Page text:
4. Drink at Top of the Hill
I graduated from UNC and I have still NEVER done this. While I am not ashamed of that fact, I still think I should try it to, I don’t know, have a point of reference when I’m old.

5. Pop Champagne on the steps of the new 506 Church
506 Church street is the address of the house that Team Big Things/Fruity Rebels LLC and I lived in from August 2009-February 2010 when we all first became friends. On March 1 the house burned down. It was, to use an obnoxious but totally appropriate word in this case, epic. Brought us closer together than ever before, blah blah blah. Point is, I think some chicks on the UNC softball team or something live there now. Before I leave for good, I would really like to complete this one.

6. Swim in The Lake off of Estes
This is a private lake in a neighborhood off Estes where they have a tiny beach and tetherball and some canoes. We always look really out of place because we clearly don’t live there, but my alibi is always to say I’m “Ruth’s neice from Portland” if anyone ever says anything.

7. Drink rum and Cheerwine and go to Cook Out
They don’t have Cheerwine or Cook Out in Brooklyn I’m pretty sure so this one needs no explanation.

8. Spend the day thrifting at Father and Son
I have been like 439826 places in  my day and never have I seen a vintage store this badass. I’m really going to miss all those weird manequins and polyester underthings.

9. Go to Pullen Park
*Sheds tear for childhood memz*

10. Go to the Ihop on Hillsborough in the middle of the night
*Sheds tear for high school and college memz and also bad service and incontinence* There is a chance I will go to the Waffle House on Hillsborough bc there are just as many memories and it is equally shitty but cheaper.

11. GO TO CRACKER BARREL
I realize they have these everywhere except New York City Proper. If I don’t get around to this one I have convinced my boyfriend to help me find the nearest one in Jersey or some shit.

12. Smoke on Bolin Creek Trail
Slash Windsor Trail and that trail behind McMasters. Chapel Hill has really amazing ~walking trails~ and many of them are well kept secrets.

13. Go to STIR
Let’s be honest, ~Jermaine Landon~ (twirl) and the Mix and Mingle events were the only thing that kept me sane during my time in Carrboro.

14. Go to FIRST FRIDAY and DIRTY MEGA without getting in a car accident 🙂
This one is a given.

15. Go to the flea market
I actually think you have to wake up really early for this and I work on the weekends so this will probably not happen but we’ll see.

16. Drive out to my favorite spot on Jordan Lake
Don’t quote me on this, but unless I find a place JUST as beautiful by the time I die, scatter my ashes on the bridge by the corner of Farrington rd and Martha’s Chapel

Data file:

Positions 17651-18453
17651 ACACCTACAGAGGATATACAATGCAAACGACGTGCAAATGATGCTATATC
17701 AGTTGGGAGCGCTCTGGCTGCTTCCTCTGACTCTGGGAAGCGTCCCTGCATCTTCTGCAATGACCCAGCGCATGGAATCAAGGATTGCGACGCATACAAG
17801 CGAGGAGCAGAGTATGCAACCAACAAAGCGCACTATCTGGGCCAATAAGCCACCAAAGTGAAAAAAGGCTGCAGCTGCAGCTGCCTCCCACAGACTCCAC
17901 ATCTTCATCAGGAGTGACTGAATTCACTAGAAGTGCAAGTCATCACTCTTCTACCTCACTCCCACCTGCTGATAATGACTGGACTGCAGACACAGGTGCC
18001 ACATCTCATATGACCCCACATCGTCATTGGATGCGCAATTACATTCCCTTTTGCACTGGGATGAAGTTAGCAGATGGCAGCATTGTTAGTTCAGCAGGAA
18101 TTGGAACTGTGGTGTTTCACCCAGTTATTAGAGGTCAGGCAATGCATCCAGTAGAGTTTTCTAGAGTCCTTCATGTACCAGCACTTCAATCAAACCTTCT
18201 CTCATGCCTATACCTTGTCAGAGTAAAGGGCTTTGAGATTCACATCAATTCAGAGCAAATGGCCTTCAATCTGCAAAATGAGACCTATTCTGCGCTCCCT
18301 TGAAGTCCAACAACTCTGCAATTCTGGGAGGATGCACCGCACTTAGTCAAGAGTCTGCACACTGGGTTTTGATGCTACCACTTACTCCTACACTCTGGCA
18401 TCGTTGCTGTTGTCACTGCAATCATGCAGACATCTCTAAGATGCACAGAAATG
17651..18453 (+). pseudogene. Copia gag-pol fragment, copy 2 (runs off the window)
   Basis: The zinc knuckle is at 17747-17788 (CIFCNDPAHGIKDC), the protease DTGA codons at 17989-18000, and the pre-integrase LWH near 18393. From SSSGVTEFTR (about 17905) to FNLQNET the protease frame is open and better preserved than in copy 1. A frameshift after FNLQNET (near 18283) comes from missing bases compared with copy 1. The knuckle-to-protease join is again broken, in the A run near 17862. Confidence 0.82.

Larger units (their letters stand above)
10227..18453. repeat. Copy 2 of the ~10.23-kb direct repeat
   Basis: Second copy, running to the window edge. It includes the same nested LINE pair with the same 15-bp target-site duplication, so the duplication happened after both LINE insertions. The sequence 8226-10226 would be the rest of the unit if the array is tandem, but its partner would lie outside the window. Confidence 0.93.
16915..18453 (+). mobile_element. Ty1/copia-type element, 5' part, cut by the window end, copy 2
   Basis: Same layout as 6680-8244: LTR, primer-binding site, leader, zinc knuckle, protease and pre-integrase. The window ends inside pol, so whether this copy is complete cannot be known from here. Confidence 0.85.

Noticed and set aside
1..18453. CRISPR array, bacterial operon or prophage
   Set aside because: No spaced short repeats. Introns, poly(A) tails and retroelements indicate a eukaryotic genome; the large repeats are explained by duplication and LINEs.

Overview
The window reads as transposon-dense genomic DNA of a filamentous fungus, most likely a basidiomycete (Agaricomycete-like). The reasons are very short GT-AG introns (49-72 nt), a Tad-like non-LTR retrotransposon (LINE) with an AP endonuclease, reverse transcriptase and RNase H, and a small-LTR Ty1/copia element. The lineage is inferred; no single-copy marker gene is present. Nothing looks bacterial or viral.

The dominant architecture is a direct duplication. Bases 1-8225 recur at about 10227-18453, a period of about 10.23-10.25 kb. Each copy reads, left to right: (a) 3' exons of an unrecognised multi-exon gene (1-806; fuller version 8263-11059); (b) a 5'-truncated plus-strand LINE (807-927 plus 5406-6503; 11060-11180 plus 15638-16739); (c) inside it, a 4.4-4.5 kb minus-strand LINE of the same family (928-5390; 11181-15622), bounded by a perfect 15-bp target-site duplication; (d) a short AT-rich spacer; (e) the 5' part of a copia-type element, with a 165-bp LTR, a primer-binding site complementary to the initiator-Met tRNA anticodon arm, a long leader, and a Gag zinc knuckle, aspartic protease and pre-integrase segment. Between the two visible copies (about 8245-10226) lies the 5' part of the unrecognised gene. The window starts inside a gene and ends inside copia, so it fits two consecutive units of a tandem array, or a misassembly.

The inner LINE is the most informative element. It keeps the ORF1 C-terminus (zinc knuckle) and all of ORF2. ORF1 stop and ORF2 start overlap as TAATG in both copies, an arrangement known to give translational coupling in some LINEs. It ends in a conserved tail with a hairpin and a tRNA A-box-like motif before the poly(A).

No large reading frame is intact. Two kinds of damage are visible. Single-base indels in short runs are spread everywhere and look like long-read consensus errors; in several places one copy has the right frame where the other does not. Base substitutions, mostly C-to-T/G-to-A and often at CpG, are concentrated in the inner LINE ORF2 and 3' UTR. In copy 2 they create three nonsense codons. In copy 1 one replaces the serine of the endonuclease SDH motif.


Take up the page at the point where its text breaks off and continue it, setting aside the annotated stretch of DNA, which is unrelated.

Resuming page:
17. Smoke a cigarette at Longview
This was reallllllllllllly cool in high school

18. See a movie at the Varsity/the Rialto
LANDMARXX

19. Drink an LIT at the station
This one will be really easy.

20. Go the Big Chairs
If you drive the back roads through Carrboro, past Maple View farms and go almost all the way to interstate 40, there is a nursery that has a GIANT ROCKING CHAIR AND A GIANT ADIRONDACK  next to the road. It makes absolutely no sense, it is awesome, and I love it.

21. Sit at Open Eye and talk shit
That’s what you’re supposed to do at Open Eye, right?

22. Visit Goldsworthy and Trillium
These are two places on UNC’s campus where people smoke weed outside. I cannot tell you where they are or I would have to kill you. I have never done drugs.

23. Go Explorin’
I used to have a Ford Explorer. I turned the trunk into what we called the “Interior Illusions Lounge,” but it was just a bunch of beanbags and pillows and stuff. I used to drive stoners around and listen to 93.9 KISS FM. Now I drive a Civic, but I don’t think it would hurt to try and recreate this as best we can.

24. Break something at Brewer Lane
I have gotten into a lot of trouble for this in the past so maybe I will just like, play foursquare and drink boxed wine in the courtyard.

25. Get swiped into Lenoir
I hate UNCs campus more than anything on earth but I’m sure they will have that big breakfast thing before exams again and someone will have extra swipes. Once they had a lifesize Pillsbury Dough Boy. I was not sober. It was amazing.

26. Get HARE KRISHNA
FREE FOOD IS AMAZING SUPPORT WORLD RELIGIONS WHATEV

27. Have an outdoor meal at Duke Gardens
The word “picnic” is racist. Look it up.

28. Go to the Art Museum
This place is rad. I love it. The last time I went was for like 5 minutes and I didn’t have time to do anything but get in a fight with my (now ex) boyfriend. It sucked. Let’s do it over again and cross over that bridge that goes to the Beltline. I’ve never done that.

29. Crash a frat party
Someone help me do this I don’t know what a frat boy is and they will not talk to me I think

READY, BREAK